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Roads and Rattlesnakes Don’t Mix

August 24, 2010

No one has been bitten by a rattlesnake in Vermont in over 50 years. But a few weeks ago this streak ended when a man in Fair Haven was struck between the thumb and index finger by a snake when he was supposedly trying to move it off the road with a stick.

Game warden Don Isabelle told the Rutland Herald, “I think it’s important to get the message out that snakes aren’t necessarily lying in wait to ambush people. It’s actually the opposite — they’re very timid and docile. This individual was just too close. Doing what he did, that’s not a wise move.”

If the man was trying to help the snake off the road, he had one thing right. Rattlesnakes and roads don’t mix. Recent research in nearby New York shows that rattlesnake populations are severely limited by roadways.

Northern populations of Timber Rattlesnakes are concentrated around traditional winter dens, called hibernacula. Males and females often return to their natal hibernacula as adults. When they emerge in the spring, the adults disperse into the surrounding forests to forage and mate. Males often move twice as far as females, up to 7 km.

Behavioral studies show that rattlesnakes appear to avoid both paved and unpaved roads. When they do cross them, it is often deadly. They cross very slowly and when they sense traffic they often pause for long periods.

Biologists from Cornell University and Skidmore College teamed up to examine the impacts of roads on genetic variation within and between populations of Timber Rattlesnakes in New York State. Snakes from hibernacula isolated by roads had lower genetic diversity and higher genetic divergence than those in contiguous forest. The roads have only been in place for 7 to 10 generations of rattlesnakes, indicating just how negative roads are to spring dispersal.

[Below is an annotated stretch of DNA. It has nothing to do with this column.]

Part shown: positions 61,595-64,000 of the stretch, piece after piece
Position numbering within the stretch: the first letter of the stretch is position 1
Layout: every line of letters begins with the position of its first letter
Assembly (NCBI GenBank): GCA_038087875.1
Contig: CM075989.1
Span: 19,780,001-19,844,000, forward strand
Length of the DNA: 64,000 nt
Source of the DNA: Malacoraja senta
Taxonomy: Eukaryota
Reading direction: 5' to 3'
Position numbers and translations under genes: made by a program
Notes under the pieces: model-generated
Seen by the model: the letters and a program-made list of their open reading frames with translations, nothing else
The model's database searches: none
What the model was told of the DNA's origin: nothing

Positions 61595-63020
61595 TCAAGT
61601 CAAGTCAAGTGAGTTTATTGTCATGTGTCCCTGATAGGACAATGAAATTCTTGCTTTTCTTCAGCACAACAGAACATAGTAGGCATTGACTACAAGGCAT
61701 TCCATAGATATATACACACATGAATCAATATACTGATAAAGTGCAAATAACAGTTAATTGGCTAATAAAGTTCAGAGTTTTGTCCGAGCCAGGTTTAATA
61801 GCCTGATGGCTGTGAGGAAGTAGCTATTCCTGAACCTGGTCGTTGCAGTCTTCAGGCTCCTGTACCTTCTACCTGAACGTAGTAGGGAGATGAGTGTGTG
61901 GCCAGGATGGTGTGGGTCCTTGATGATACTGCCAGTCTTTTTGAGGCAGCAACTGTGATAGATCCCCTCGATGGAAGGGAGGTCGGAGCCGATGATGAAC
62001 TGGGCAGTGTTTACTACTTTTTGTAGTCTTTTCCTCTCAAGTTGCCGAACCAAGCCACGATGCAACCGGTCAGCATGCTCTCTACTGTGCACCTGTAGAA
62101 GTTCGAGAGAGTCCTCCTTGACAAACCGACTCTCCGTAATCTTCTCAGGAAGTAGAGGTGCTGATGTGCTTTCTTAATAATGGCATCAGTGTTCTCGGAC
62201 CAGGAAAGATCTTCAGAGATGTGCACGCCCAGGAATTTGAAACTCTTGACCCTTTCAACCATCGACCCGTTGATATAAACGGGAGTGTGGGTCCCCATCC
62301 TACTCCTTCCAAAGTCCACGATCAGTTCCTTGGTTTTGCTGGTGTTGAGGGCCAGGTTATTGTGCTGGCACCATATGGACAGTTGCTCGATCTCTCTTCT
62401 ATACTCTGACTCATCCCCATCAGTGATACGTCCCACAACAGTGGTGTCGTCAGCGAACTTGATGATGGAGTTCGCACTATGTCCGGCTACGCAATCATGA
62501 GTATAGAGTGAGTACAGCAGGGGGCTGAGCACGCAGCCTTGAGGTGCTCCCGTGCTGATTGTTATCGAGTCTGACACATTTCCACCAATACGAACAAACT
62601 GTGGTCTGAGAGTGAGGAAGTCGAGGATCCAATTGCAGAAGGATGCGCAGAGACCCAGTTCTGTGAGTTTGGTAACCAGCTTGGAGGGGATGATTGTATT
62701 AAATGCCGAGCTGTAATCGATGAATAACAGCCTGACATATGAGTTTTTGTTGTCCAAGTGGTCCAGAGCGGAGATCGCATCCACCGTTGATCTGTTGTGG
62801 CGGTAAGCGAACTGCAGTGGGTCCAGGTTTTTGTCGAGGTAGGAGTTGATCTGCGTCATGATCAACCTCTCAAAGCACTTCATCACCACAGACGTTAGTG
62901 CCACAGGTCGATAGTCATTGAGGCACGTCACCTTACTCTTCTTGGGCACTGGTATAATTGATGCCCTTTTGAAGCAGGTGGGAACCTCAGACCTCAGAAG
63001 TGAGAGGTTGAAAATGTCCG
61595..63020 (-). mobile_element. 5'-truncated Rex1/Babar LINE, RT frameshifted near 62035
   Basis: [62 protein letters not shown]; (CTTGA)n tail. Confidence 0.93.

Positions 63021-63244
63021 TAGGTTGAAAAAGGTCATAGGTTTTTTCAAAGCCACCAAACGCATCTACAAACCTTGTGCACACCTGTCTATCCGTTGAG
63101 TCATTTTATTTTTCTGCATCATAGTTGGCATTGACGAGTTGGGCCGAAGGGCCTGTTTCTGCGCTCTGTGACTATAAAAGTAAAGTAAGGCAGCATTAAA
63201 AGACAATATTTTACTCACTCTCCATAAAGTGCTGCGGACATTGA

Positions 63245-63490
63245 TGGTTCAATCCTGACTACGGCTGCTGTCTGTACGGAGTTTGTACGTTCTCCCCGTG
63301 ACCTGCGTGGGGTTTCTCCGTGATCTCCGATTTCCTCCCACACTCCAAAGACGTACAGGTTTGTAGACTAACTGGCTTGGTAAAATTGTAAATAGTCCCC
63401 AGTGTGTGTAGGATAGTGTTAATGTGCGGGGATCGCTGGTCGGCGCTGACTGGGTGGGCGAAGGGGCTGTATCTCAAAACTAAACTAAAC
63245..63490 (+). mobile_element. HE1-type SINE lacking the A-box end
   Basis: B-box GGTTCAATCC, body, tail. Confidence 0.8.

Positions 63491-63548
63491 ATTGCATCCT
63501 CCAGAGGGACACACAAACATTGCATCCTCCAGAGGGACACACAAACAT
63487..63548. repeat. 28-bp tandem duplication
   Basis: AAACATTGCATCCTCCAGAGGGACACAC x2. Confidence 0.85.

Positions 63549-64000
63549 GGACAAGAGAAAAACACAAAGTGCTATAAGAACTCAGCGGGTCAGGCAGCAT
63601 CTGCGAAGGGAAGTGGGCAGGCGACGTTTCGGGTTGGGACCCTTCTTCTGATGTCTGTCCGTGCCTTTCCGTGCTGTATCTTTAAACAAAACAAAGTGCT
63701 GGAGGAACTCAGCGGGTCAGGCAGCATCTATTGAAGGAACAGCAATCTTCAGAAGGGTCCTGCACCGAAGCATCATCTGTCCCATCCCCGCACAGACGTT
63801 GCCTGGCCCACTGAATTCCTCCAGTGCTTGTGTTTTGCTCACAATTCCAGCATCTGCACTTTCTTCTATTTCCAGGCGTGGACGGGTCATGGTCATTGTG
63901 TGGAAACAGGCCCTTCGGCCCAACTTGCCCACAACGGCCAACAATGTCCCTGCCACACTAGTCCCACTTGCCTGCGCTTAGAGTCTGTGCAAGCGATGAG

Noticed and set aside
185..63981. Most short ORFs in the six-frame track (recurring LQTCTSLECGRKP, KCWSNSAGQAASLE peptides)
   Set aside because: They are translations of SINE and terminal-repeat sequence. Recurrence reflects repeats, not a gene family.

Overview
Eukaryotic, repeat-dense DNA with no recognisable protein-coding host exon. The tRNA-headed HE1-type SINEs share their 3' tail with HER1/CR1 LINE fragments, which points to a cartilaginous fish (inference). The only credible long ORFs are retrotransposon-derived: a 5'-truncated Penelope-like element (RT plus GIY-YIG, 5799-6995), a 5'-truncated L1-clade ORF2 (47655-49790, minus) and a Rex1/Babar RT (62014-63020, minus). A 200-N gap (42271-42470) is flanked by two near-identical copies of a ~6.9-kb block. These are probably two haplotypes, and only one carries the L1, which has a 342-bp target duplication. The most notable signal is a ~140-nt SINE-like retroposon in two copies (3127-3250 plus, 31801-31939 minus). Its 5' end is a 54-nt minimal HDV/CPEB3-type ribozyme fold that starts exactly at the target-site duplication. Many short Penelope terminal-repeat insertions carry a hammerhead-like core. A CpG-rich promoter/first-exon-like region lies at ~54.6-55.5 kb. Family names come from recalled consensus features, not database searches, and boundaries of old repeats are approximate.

Even seemingly intact forests might be fragmented and cause deleterious effects on gene flow for some species like rattlesnakes. Hopefully, roadways near hibernacula can be identified and mitigation measures such as underpasses can be constructed.

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3 Comments leave one →
  1. Pete permalink
    August 24, 2010 8:30 am

    “supposedly” trying to move it eh?

  2. Rosemary Allen permalink
    August 24, 2010 1:45 pm

    Have successful underpasses been built in the past for this type of situation?

    • Kent permalink
      August 26, 2010 7:10 pm

      Not that I know of, but I think this study suggests that it would be a really good idea. There are overpasses and underpasses for everything from migrating ungulates to spotted salamanders. I think we are going to see more and more of this kind of engineering in the future. However, it is expensive.

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